By Khurram Shahzad
While getting gas in a rest area at New Jersey Turnpike, I asked the guy, Shahzaib Malik, who was filling up my car tank, aren’t you scared of Coronavirus? Of course, I am but I can’t stay home so I am here and working, Shahzaib replied sadly.

What if you get the virus, I asked him promptly? I don’t know, I don’t have medical insurance, I usually get cold and get the flu when the weather changes, maybe I will die home thinking it is a common flu, he answered while scratching his foot on the ground.
As the coronavirus is rapidly expanding across America, there is a growing concern that low-income residents, people in poverty and undocumented residents may suffer disproportionately – directly, by getting sick, and indirectly, through disruptions to their work lives. In America, there are more than 13 million undocumented residents and, among them, more than 60% are living without any health coverages. Similarly, 23% of legal immigrants do not have any medical coverage, according to a 2019 report from the Kaiser Family Foundation. Today, if you walk into any medical facility and you don’t have medical insurance, you must pay the minimum cost which is $1300 to get tested for Coronavirus.
Most of the low-wage jobs in retail and service industries do not provide sick paid leave. The rigid workplace environments that prevent immigrants from reporting their illnesses. For those living paycheck to paycheck, it’s difficult to voluntarily take time off when a week’s wages could make a difference in their ability to pay rent.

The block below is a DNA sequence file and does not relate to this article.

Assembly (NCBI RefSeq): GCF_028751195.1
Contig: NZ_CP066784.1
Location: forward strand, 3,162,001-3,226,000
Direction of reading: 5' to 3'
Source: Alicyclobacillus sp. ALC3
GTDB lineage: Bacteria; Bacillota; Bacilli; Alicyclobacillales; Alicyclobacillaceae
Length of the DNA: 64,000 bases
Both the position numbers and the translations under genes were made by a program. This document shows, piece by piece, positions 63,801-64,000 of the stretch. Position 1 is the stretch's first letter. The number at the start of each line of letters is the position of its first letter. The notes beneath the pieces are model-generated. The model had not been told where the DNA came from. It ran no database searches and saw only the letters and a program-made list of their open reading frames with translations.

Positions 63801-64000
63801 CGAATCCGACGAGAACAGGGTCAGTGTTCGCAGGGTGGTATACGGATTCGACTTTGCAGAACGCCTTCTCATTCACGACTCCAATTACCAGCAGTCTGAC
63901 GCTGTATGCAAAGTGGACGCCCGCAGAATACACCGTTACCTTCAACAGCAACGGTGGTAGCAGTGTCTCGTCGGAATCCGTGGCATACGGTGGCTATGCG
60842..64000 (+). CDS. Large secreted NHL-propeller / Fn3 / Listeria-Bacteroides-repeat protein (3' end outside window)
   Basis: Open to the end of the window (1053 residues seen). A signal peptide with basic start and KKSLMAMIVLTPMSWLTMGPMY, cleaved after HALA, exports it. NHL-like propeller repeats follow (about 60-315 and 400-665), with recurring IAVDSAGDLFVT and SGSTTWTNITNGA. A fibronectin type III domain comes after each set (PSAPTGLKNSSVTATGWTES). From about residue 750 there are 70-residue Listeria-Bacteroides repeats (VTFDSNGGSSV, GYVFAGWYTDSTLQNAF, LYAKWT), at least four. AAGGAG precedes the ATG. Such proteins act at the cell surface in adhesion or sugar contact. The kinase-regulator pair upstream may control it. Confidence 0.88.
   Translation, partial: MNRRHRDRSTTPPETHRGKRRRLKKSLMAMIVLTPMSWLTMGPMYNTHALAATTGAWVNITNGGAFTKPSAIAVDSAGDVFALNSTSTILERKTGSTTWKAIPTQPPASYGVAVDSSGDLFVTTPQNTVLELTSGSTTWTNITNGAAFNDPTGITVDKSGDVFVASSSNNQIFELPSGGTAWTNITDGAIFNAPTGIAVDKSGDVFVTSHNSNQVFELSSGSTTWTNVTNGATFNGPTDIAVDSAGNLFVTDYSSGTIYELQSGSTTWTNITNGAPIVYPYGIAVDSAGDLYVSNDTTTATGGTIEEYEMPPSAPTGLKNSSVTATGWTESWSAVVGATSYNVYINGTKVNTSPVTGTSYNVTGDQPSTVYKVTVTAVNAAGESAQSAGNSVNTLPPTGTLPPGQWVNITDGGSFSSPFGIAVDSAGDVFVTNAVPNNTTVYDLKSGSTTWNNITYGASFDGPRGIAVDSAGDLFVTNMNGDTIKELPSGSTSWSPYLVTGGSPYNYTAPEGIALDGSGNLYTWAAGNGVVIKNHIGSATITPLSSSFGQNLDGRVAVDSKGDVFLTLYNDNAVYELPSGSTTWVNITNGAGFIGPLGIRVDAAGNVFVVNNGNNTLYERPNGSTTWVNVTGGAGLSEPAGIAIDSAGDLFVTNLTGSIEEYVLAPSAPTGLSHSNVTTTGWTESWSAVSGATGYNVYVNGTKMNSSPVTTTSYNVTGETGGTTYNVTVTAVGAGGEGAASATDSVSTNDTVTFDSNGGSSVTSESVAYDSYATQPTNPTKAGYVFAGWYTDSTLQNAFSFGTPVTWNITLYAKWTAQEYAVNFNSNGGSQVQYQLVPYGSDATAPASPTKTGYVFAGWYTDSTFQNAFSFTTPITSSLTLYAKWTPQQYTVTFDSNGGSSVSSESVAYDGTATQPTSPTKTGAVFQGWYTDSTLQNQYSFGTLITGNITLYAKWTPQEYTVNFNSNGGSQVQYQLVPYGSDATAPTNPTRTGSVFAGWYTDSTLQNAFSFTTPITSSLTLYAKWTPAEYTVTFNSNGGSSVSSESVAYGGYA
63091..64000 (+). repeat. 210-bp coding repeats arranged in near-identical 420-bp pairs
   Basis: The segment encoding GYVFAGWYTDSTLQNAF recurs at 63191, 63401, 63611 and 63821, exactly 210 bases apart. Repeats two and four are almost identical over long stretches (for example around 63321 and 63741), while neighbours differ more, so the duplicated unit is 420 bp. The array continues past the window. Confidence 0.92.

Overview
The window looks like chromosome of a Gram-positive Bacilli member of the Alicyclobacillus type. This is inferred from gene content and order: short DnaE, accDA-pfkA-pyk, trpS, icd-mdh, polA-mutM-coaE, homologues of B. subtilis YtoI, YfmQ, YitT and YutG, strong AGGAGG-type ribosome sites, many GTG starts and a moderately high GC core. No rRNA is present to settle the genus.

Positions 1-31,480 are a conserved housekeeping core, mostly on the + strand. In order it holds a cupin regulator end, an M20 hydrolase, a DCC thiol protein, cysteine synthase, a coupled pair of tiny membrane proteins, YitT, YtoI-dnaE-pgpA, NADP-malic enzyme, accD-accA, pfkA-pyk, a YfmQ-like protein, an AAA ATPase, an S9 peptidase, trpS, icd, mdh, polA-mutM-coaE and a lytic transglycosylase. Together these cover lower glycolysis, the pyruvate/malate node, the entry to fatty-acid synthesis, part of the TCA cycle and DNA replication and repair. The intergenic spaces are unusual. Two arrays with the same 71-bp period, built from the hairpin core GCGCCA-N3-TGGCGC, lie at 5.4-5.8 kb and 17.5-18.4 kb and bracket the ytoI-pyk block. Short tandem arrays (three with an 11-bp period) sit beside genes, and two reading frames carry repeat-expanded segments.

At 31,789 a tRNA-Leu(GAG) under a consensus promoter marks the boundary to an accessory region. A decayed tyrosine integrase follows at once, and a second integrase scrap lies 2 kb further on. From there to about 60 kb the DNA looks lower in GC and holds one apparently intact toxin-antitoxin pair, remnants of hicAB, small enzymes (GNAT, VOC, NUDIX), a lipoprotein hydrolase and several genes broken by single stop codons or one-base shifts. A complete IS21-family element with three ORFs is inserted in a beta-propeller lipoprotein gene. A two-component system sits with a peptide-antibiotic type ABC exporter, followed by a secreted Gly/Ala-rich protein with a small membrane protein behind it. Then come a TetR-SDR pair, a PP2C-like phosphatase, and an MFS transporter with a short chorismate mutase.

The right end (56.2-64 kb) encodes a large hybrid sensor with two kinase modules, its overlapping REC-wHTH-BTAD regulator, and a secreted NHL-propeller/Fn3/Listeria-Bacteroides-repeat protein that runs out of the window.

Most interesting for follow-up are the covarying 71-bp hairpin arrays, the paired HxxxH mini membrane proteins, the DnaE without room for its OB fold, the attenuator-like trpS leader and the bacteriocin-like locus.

They often live doubled and tripled up in unstable households where people frequently move in and out. They must rely on public transportation, which can hasten exposure or spread infection, health and poverty experts say.
Further, as schools are closed and the source of free and reduced-price breakfast and lunch is cut off, the costs and stress to parents and children increase. If shuttered schools conduct online classes, many low-income students will be left out because they have no computers. One of the parents must take time off from work to be home with the kid which means more financial difficulties.
I visited a homeless shelter in Herndon, Virginia to get first-hand information about prevention exercises and I was shocked that “freehand sanitizer spray puff” was the only prevention method they were using. A staff member told me that they had been talking to those gathered at the service center about how to avoid exposure to coronavirus and had emphasized washing hands. It is the best we can do with limited resources, said the staff.
On Feb 24, President Trump passed a bill about immigration which makes it harder for immigrants to obtain a green card if they’ve sought government help – which includes any form of government health care. Since then, people had been dropping out of Medicaid as the Covid-19 cases began to surface in early March.
Moreover, as we have seen Immigration and Customs Enforcement (ICE) has speedup its operations in recent years which has created an atmosphere of fear, undocumented immigrants are hesitant to go to any health care facilities in fear of being reported, even though community clinics are safe places that do not ask for citizenship status.